The greatest and best class of characters in Dungeons & Dragons is the paladin. Paladins are warriors bound by an oath and imbued with spiritual power to vanquish their enemies.
The term “paladin” was originally associated with medieval French legends. The Paladins were Charlemagne’s twelve most honored knights, roughly analogous to the Knights of the Round Table in the British tradition. Perhaps the most famous of Charlemagne’s Twelve Peers was Roland (which makes this aside vaguely pedal-related, given that Roland makes BOSS). For a long time, my only exposure to the word was from when my dad would sing the theme song from Have Gun—Will Travel.
In the game, paladins are usually heavily armed and armored combatants who follow a deity that provides them with limited magical abilities. I didn’t grow up playing D&D, but my understanding is that in the old days, you had to play a paladin as a goody two-shoes, or your character would risk supernatural punishment limited only by your Dungeon Master’s imagination. It could be interesting to play a lawful good Paladin, although I imagine it could also bog down the game if you had to perform a citizen’s arrest every time your rogue tried to pick a lock. In the current version of the game, the rules are more flexible, and you can make a paladin who is compelled by a lot of things other than the abstract idea of “good,” including fun stuff like vengeance.
Paladins can supposedly cast spells, but I can tell you that mine spends almost no time creating zones of truth or performing bas mitzvah, and mostly uses his spell slots for the class feature of Divine Smite (to the point where I just refer to them as “smite slots”). Divine Smite deals extra injury to your opponents when you’ve already hit them with your sword or whatever. It’s one of the few things in D&D where the decision to use it can come after you know the outcome of a dice roll, so it always works, and it can be wonderfully devastating to your foes.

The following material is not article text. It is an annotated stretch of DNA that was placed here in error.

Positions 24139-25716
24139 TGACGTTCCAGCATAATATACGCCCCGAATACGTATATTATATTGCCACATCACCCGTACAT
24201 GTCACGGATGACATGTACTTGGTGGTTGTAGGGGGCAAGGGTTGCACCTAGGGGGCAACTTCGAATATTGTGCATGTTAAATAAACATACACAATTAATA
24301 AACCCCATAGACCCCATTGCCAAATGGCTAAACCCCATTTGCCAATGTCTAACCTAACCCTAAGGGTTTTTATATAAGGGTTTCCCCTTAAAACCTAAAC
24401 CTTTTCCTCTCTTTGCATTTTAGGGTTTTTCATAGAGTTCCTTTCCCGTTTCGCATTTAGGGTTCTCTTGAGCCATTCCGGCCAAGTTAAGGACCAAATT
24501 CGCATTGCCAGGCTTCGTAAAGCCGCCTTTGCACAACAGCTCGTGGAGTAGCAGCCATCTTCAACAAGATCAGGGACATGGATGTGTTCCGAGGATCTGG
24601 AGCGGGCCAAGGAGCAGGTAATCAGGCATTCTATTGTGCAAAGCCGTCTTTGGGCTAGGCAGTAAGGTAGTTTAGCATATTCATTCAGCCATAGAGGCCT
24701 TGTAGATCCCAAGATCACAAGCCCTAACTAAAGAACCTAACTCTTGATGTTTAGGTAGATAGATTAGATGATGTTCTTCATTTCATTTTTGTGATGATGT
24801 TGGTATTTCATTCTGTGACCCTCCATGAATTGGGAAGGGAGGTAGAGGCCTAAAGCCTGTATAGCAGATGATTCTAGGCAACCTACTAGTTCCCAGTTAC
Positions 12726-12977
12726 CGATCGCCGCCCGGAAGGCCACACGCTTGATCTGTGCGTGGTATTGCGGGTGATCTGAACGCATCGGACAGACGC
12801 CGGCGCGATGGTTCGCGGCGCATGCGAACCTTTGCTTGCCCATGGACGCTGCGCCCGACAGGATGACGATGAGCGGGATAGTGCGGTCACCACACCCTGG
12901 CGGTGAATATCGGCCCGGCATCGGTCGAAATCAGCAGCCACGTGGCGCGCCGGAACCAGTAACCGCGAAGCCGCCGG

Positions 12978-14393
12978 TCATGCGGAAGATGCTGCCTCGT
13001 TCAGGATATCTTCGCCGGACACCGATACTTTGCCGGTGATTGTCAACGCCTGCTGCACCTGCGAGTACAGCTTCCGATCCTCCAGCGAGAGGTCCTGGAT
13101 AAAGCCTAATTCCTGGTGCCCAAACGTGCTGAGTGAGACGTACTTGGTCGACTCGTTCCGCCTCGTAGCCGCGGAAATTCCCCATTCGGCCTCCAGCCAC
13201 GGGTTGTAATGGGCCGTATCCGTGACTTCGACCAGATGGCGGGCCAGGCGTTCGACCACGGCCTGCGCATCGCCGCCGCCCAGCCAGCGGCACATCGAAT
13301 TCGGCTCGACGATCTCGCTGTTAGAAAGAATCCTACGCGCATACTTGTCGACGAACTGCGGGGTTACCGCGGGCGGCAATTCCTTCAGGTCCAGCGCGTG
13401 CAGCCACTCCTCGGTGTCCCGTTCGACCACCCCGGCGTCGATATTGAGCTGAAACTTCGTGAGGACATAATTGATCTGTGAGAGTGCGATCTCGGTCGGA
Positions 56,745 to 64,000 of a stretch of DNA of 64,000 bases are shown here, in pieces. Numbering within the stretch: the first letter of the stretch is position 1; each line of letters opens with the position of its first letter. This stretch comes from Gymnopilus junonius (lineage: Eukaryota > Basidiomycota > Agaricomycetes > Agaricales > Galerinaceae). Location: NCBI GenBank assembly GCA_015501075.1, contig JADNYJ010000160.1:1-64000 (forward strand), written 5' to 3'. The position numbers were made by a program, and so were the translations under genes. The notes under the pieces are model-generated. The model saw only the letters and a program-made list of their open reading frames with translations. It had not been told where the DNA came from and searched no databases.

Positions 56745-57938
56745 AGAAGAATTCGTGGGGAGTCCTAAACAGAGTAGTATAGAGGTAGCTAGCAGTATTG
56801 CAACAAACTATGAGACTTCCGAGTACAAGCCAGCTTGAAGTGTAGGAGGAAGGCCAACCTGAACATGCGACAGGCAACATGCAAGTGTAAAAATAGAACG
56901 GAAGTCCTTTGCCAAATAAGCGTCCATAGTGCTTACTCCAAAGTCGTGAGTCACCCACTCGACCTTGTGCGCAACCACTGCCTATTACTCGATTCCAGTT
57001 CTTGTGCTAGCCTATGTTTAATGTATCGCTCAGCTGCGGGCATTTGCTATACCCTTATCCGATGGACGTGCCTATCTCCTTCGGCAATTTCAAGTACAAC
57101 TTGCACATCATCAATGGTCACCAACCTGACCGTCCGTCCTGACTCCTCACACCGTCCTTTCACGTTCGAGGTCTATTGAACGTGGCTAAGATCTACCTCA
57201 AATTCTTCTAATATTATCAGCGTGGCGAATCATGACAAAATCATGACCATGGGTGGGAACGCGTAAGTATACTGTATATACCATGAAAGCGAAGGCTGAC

As wonderfully devastating as this pedal, which has a ridiculous amount of gain.
I didn’t really want to make this pedal. I ordered parts for a different pedal from Thailand and they weren’t shipping. When I placed the order, they said that they were closed for a holiday, but they always say that and usually ship the next day regardless. It dragged on for so long that I began researching Thai holidays, but couldn’t find one that seemed like it would be relevant. It was almost Chulalongkorn Day, where the Thai people celebrate the King of Siam from 1873-1910, who was the inspiration for The King and I. I’m getting to know all about you, Thailand. In the end, it was my own fault (I failed to click an approval on the order) but by the time I figured that out, I was getting the shakes pretty bad and had to build something. It turned out that I had the parts on hand to build this.
It’s in the style of an EQD Acapulco Gold, which is basically two LM386s chips slamming into each other. I had the parts because the LM386 is, by far, the IC that I know the best, and I always have some around. It’s what’s in my Potentially Broken Fuzz and my One Watt of Fury amplifier, and since it’s practically an entire guitar amp on a chip, was used in all of the Smokey amps that I built years ago. The LM386 has 20x gain by default. That’s just basic amplification to get a tiny guitar signal bumped up to where it can make a speaker move, and will sound clean-ish. When you connect pins 1 and 8 together, it shoots up to 200x gain, which is almost always going to exceed the available power and produce clipping distortion, which is something that many guitar players enjoy. In this pedal, there’s one LM386 set to 200x going into another LM386 set to 20x, for a total of 4,000x, which is absurd.
Did I experiment with running at 40,000x? Of course I did. It’s a little noisy. At a mere 4,000x, it’s still in the realm of what could be recognized as a guitar, but probably more appropriate for a genre called “sludge” or “doom” or “sludge doom.” That’s not really my thing, but it is entertaining in small doses. I added a potentiometer on the input to calm it down, which is a common mod. I think it’s about the same thing as turning down the volume on your guitar, but it provides options. So far, I’ve left that knob wide open.
It’s so much.
The following sound clip is Serial No. 1 > Divine Smite > SansAmp GT2. I apologize in advance.